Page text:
Meanwhile, with Anthony driving in his usual speed demon way, Angela sitting in the front seat and Randall in the back went over what the three of them knew about this case so far, which was not much. It seems about an hour ago, when a night security guard had been checking open 24-hour stores and locked-up places in the row of seven small buildings, he had come across an unlatched door. When he looked inside the dark front room, he’d seen a pair of woman’s legs sticking out from behind a desk and immediately backed out to call 9-1-1. No one had entered since then, and upon arriving there with a squad unit, Captain Steele had immediately called for their help in the investigation. Who was dead, how many, why, and how were all unknowns now.
As Anthony squealed to a stop among police cars with their flashers on, Randall glanced at the sign in the front window of the building where most of the activity seemed centered and felt a horrible premonition about what he was about to see. He just knew deep in his gut there would be more than one person inside with no life left in them. “At least,” he thought hoping he was right, “there should be no young kids there this time of night.” What they would find inside, though, was almost as terrible for Randall and would shake his faith in a Higher Being as little else had.
A feeling of déjà vu came over Jake as he walked into the seedy adult bookstore followed closely by Gayle who was already looking around for the pile of videos they always found on a floor. The seedier life styles of those on the West Coast no longer bothered Jake, a young man originally from south of the Mason Dixon Line. It had taken him years, however, to do this and had sometimes amused his fellow PD friends by the shocked look in his eyes. Pornographic videos still bothered him at times, though, especially those covered in excrement.
This time, though, no feces covered them but something different and even more revolting. Gayle started gagging from the smell of the rotting garbage that had to be at least a week old while Jake covered his nose with his hand to try to keep the smell out. Neither gagging nor covering up helped, as the disgusting smell filled the entire small video store.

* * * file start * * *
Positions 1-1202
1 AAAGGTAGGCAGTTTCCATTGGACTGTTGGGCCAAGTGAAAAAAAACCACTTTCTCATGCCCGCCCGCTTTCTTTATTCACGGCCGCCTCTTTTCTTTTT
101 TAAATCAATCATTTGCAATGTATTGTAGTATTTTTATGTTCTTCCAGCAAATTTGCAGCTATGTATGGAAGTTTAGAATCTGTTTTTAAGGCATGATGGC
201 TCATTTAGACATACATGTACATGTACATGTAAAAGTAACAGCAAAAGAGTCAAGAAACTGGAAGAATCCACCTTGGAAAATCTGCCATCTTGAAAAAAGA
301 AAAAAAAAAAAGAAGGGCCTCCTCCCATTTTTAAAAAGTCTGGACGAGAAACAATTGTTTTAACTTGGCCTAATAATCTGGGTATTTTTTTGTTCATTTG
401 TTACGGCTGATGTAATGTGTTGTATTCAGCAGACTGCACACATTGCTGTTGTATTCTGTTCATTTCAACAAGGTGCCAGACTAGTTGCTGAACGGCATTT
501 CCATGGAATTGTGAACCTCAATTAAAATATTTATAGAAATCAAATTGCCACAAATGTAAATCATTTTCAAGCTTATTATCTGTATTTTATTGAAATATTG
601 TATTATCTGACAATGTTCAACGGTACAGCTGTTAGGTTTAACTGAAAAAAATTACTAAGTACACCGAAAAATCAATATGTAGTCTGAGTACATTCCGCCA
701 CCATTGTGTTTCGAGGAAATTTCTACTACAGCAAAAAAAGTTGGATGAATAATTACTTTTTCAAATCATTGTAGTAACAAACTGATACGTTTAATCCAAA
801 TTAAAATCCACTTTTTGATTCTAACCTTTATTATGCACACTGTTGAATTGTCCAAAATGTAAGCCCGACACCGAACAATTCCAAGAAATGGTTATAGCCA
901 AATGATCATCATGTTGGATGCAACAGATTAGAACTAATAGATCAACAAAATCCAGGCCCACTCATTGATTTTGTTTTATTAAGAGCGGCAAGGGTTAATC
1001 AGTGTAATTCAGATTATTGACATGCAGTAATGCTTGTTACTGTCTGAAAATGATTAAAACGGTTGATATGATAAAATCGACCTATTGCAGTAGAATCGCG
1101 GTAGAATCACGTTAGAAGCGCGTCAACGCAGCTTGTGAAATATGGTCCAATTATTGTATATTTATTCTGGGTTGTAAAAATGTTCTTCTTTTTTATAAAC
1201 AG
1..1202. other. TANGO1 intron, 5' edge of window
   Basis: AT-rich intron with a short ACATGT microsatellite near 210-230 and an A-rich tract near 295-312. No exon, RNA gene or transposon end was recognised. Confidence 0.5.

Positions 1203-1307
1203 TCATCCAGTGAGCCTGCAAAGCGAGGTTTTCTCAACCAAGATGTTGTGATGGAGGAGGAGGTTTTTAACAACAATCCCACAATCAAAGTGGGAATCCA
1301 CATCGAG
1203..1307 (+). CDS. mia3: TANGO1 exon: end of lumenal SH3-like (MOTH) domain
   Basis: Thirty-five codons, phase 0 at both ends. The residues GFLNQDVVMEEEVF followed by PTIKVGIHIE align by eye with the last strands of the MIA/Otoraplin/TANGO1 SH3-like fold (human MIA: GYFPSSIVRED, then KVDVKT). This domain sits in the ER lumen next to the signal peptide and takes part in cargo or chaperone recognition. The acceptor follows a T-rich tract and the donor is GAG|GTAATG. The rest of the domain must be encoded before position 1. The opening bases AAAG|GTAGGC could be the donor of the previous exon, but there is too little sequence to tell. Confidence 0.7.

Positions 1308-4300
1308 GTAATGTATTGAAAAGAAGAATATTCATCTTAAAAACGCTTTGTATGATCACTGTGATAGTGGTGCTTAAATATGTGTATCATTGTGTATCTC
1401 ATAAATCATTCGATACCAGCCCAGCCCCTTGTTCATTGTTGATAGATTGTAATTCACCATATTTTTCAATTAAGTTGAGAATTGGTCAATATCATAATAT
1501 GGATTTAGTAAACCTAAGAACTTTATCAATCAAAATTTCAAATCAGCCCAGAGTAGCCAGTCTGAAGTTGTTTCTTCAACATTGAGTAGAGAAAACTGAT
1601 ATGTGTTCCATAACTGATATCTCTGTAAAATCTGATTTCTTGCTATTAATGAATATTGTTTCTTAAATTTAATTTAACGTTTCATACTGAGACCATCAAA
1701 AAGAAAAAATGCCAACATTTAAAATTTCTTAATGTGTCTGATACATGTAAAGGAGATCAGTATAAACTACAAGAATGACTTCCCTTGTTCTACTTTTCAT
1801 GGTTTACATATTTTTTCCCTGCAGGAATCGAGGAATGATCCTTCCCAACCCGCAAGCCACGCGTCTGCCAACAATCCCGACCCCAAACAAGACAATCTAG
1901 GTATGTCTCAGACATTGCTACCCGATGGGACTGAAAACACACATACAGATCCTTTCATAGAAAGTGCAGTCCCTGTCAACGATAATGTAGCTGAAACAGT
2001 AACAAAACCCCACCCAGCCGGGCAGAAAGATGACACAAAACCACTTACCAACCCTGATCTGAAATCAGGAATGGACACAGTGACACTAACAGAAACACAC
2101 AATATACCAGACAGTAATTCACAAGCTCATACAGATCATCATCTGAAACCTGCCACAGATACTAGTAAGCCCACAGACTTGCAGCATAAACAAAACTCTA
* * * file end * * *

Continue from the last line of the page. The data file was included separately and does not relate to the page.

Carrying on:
With her eyes watering and now trying to breath through her mouth as often recommended by Randall when around decomposing dead bodies, Gayle moved around the pile to get behind the cashier’s counter. Jake went around it on the opposite side to check out the rest of the room for clues. He could hear the sound of the police officer on duty vomiting near the front door.
“I found something, Jake.” Gayle’s voice sounded strained as she tried to talk and hold her breath at the same time. “Someone left a cap behind this time.” In her gloved hand, she picked up and showed Jake a dark navy, baseball cap before carefully sliding it into an evidence bag; the logo on the cap’s front read NY Yankees.
After another half hour of closely examining the store including the pile of tapes, books, and garbage, they gratefully left the store to the tender care of the police officer with the only new clue being the cap. With any luck, their lab would find DNA on the inside sweatband to help narrow down their search.